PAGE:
The “execution” that so many pundits are talking about is simple ignorance. What you have is a very dynamic challenging fight over a pistol in tight confines. The fact that we can’t see Sterling moving very much means nothing because we can’t see his right hand, the one that could be holding a gun in his pocket trying to fire it.

Have you ever attempted to disarm a firearm, from within a large, strong man’s hand inside his pocket? Tell me how that works out for you….

When he is non-compliant, when he is armed, when he is attempting to grab, or refusing to let go of that gun, the matter is one of fractions of seconds and fractions of inches. This is unquestionably and lethal threat situation, for one or both officers.

And what would you have them do differently? IF the expectation is that two officers who are on top of, and pretty much physically controlling a man, should be able to disarm him capably and reliably enough that the risk of either being shot is relatively low, you have both an unrealistic understanding of how these things actually work and far too much confidence in the general level of police training. Cops simply are not trained for that. They are trained to shoot in situations like this.


Minnesota, however, is troubling to me.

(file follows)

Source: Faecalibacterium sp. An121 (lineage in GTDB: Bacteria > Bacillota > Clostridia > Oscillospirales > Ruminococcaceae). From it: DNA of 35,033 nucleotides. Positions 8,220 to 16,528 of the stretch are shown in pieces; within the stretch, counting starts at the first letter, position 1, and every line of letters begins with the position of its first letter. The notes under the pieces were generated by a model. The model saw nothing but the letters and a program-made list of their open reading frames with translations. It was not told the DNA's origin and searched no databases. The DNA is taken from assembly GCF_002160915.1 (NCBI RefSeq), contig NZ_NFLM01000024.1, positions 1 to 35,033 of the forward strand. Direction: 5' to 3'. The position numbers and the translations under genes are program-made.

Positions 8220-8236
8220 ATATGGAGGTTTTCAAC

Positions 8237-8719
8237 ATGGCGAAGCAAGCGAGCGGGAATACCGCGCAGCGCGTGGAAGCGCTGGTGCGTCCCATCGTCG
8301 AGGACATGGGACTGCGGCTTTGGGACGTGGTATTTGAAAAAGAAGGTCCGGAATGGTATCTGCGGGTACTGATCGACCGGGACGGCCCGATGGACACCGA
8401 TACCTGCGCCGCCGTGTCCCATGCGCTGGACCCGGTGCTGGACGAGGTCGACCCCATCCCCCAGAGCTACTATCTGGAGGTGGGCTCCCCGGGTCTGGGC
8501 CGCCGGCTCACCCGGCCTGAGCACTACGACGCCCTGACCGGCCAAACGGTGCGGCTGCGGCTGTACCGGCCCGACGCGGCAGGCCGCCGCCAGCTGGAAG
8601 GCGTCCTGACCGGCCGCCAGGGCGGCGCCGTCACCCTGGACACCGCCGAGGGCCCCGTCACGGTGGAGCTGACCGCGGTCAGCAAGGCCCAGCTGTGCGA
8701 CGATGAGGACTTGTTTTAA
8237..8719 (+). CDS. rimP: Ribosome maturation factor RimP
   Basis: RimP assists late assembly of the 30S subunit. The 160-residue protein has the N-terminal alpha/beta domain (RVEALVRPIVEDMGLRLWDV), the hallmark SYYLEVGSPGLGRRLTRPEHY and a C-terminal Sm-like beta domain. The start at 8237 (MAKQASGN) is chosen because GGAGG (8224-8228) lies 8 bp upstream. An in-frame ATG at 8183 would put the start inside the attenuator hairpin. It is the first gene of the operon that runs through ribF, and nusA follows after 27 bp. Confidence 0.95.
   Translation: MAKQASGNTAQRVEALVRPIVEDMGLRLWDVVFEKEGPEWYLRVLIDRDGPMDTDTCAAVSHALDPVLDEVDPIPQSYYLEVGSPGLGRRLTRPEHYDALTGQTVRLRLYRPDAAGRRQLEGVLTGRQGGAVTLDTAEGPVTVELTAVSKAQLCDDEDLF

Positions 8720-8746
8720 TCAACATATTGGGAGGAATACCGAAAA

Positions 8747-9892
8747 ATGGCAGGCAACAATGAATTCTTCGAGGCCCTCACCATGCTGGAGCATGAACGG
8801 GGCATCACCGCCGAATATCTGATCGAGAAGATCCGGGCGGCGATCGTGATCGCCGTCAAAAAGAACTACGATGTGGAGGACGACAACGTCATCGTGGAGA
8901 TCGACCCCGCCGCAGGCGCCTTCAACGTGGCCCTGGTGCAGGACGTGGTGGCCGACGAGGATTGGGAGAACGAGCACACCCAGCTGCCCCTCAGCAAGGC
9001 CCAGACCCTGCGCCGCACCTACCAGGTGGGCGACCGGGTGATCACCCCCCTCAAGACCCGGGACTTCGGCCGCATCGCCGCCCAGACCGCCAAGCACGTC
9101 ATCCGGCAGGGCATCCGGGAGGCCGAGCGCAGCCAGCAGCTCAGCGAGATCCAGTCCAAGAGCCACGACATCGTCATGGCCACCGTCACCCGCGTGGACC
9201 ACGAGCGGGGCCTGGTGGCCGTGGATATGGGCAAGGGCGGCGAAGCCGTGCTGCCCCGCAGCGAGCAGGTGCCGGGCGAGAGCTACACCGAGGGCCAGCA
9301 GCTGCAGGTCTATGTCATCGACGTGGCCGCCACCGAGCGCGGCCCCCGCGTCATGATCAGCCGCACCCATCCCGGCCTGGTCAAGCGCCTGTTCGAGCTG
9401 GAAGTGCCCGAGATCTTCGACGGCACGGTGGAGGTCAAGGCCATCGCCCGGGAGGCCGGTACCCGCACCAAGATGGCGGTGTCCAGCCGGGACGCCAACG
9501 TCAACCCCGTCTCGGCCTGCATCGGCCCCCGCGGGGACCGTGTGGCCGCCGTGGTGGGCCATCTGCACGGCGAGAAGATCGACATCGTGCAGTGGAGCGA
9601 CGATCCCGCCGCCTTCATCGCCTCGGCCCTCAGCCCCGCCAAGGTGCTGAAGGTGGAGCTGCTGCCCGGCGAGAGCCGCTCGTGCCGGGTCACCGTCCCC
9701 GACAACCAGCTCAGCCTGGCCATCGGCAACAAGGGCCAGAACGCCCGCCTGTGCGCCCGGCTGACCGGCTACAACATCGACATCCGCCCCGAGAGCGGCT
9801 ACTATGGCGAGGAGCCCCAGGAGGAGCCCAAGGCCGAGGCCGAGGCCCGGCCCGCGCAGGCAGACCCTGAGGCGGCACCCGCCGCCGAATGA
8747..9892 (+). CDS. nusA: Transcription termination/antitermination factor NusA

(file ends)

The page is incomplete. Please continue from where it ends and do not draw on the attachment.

I don’t think it was about race, I hope it wasn’t. The governor’s foolish and inarticulate assessment notwithstanding. I think it was purely about fear. And that, too, is a problem.

Guns don’t kill people, PEOPLE WITH GUNS kill people. People who are acting a certain way. When a man is being cooperative, he tells you he has a gun, and has a concealed carry permit, and offers to get his ID, he is in my mind now pretty much eliminated from most equations that end with shooting him. Now if he is acting differently, yes, but there is no evidence that Philando Castile did so. He did what so many people do when asked about pockets, or for IDs, or what have you – he made a move to get his ID.

I have many, many, times asked people what is in their pockets only to watch them immediately – and subconsciously – reach for it. I did this with a woman with a gun just a few nights ago and she reached into her pockets. There was no threat, I was confident in my ability to deal with the threat had there been, and her entire demeanor was cooperative despite being under the influence of alcohol and having a bleeding scratch on her nose. Her race (white) had nothing to do with it. It had to do with how I perceived her demeanor and reactions and her overall cooperation.